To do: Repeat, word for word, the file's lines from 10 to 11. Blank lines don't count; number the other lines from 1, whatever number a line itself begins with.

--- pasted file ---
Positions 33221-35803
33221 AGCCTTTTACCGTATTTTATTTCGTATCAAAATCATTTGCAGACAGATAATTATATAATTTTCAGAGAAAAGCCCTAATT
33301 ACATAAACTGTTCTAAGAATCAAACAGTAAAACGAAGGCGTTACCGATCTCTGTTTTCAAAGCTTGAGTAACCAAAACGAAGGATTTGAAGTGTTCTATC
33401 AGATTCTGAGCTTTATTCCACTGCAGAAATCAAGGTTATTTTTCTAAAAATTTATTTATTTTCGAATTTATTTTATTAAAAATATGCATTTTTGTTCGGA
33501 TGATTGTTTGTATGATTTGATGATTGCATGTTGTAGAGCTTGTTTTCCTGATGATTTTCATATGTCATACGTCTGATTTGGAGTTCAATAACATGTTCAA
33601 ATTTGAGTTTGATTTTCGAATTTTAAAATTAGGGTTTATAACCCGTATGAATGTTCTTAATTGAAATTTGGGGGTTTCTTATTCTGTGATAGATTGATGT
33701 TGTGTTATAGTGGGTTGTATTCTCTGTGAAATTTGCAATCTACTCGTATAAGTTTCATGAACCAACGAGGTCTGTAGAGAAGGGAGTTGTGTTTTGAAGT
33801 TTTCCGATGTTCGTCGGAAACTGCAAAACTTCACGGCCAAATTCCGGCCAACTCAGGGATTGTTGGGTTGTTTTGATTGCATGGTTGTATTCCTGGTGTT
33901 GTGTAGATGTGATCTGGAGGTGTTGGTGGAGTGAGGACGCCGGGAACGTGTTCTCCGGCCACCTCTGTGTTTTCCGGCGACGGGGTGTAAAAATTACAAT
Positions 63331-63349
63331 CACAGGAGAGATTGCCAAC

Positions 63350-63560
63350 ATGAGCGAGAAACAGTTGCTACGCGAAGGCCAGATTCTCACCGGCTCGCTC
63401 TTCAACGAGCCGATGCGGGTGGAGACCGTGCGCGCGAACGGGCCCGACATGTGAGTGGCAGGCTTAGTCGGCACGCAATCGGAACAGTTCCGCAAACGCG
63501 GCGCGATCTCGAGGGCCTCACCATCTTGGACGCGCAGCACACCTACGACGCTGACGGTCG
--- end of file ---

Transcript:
Positions 63331-63349
63331 CACAGGAGAGATTGCCAAC